We all get excited when spring and summer sunshine hits—it feels great to be out in the warm sun after the DC area’s sometimes harsh fall and winter weather. But too much sun exposure is not only unhealthy—it’s dangerous. According to the Skin Cancer Foundation, every sunburn you get—even just one—elevates your risk of developing melanoma, which is the deadliest form of skin cancer.
Luckily, it’s easy to avoid sunburn. Read on for the best ways to protect your skin.
Follow These Guidelines to Keep Your Skin Safe
- Get out of the sun and into the shade. Yes, we know this isn’t possible or even desirable for most people. But it’s a good idea to at least limit your exposure to sun, especially between the hours of 10:00 a.m. to 4:00 p.m., when the sun is at its brightest. If you do need to be out in the sun during these hours, follow the rest of the tips here to protect yourself.
- Cover up. While summer weather encourages us all to wear fewer clothes, if you want to keep your skin safe, keeping it covered is a smart step. Lightweight clothing like cotton t-shirts and linen provide a small amount of protection, while thicker materials like denim offer much more. A hat is essential sunwear; the wider the brim, the better (the Skin Cancer Foundation recommends a minimum 3-inch brim). And did you know that you can develop melanoma on your eyes and eyelids? It’s true—so wear sunglasses that offer 99 – 100 percent protection from ultraviolet (UV) rays.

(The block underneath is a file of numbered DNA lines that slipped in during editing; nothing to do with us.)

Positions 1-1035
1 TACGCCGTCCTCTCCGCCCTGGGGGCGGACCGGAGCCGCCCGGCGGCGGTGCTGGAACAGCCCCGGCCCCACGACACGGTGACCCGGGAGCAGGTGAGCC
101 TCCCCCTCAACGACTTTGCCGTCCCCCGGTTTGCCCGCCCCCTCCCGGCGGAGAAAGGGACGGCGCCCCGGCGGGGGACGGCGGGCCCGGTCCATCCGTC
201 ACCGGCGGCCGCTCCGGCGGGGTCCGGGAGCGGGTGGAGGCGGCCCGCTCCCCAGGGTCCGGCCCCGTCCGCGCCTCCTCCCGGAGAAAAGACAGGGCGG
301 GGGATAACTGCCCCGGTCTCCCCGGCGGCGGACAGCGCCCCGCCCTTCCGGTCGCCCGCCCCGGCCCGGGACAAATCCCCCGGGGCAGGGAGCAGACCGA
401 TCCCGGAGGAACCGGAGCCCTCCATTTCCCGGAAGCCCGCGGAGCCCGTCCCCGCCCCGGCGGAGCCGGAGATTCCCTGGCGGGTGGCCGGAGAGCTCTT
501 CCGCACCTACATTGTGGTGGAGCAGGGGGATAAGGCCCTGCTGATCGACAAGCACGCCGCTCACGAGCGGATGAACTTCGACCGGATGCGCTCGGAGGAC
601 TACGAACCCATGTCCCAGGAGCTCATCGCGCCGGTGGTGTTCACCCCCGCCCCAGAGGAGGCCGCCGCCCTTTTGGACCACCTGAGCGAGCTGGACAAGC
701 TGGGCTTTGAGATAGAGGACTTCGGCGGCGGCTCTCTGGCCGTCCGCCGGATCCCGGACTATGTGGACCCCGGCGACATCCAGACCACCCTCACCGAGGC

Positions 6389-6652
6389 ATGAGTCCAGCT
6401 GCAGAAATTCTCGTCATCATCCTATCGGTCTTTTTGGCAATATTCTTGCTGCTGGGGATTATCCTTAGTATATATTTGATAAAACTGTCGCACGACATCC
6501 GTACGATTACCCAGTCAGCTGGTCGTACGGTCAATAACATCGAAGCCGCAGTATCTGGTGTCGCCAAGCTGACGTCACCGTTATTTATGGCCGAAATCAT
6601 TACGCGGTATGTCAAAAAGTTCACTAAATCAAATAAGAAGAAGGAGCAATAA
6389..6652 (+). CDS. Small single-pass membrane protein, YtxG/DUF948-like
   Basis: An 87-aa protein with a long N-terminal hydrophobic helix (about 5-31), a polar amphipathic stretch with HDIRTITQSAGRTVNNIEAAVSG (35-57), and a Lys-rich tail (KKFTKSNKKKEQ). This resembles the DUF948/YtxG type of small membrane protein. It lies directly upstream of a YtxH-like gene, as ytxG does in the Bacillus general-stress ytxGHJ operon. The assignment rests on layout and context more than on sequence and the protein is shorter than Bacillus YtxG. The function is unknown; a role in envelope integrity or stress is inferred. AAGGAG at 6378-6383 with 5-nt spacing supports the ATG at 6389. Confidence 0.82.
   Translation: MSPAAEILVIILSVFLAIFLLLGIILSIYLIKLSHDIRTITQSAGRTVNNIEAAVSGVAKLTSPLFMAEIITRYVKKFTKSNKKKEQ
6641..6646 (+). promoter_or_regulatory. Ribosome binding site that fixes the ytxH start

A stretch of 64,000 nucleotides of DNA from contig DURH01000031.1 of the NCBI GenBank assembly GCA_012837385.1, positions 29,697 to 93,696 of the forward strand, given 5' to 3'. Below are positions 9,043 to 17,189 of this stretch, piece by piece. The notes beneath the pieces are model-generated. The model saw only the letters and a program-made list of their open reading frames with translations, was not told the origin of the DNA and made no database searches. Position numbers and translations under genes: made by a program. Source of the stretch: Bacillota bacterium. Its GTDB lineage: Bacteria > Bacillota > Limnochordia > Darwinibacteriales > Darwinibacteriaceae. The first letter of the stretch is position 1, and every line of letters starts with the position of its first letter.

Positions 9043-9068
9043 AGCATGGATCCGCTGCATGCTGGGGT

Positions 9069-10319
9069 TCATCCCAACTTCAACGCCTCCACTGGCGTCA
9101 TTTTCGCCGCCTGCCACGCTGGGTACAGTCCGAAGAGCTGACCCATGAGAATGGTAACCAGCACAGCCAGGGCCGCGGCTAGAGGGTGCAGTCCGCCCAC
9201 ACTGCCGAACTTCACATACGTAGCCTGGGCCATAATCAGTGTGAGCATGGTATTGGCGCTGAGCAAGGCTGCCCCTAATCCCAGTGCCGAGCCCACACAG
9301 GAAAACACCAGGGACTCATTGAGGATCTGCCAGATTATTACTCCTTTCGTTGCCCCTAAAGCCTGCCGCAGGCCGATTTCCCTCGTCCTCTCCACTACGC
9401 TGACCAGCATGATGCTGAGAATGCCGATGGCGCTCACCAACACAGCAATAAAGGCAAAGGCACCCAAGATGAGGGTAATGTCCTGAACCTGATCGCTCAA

- Wear sunscreen regularly. Applying sunscreen is the most basic measure you can take to avoid sunburn. There has been a lot of discussion about what the different SPF (sun protection factor) levels in sunscreens mean. The Skin Cancer Foundation has a great roundup of sunscreen types and formulas. The general rule? Apply two tablespoons of SPF 15 or higher sunscreen to your entire body 30 minutes before you go outside, and reapply it every two hours. If you are swimming, reapply every time you get out of the water. And don’t forget the tops of your hands, the backs of your ears, and the tops of your feet!
Why Do People Still Get Sunburned?
By now, most Americans are well aware of the risks of sun exposure. Yet people continue to eschew easy ways of protecting themselves. Why is that? Here are a few “excuses,” followed by the facts that prove them wrong.
- “But I stay out of the sun! I get my tan in a tanning salon.” Surprise—you can develop melanoma from tanning beds and booths. Using them is just as dangerous as tanning in the sun, even if the salon owners insist that their bulbs are safe.
- “We need Vitamin D and the only way to get it is from the sun.” This is a widely-held belief, but it isn’t actually true. You can get your recommended daily allowance of Vitamin D from many regular foods as well as from supplements.
- “Sunscreen makes my skin break out.” Historically, this has been a problem for some people, particularly with sunblock lotions meant for the face. However, many of today’s sunscreens have advanced, non-comedogenic formulas that won’t clog your pores or cause breakouts. After a little trial and error, you should be able to find one that suits you.
How to Treat a Sunburn
By now, we hope you’ve learned that sunburn is completely preventable. But if for some reason you do find yourself with a sunburn, follow these steps for relief.
- Take ibuprofen as soon as possible to help alleviate redness, pain, and swelling.
- Take a cool bath or shower.
- Apply moisturizer liberally to the affected area; if the burn is particularly painful, you can use hydrocortisone lotion for relief.
- Drink plenty of water in the days following the burn.
- See a health care provider (like an urgent care clinic) if the burn is blistering and covers 20 percent or more of your body.
Sunburn Is 100 Percent Preventable!
Don’t risk your skin—or your life. Cover up, use sunscreen, and limit your exposure to strong daytime sun. Protect yourself so you have more years to enjoy the outdoors!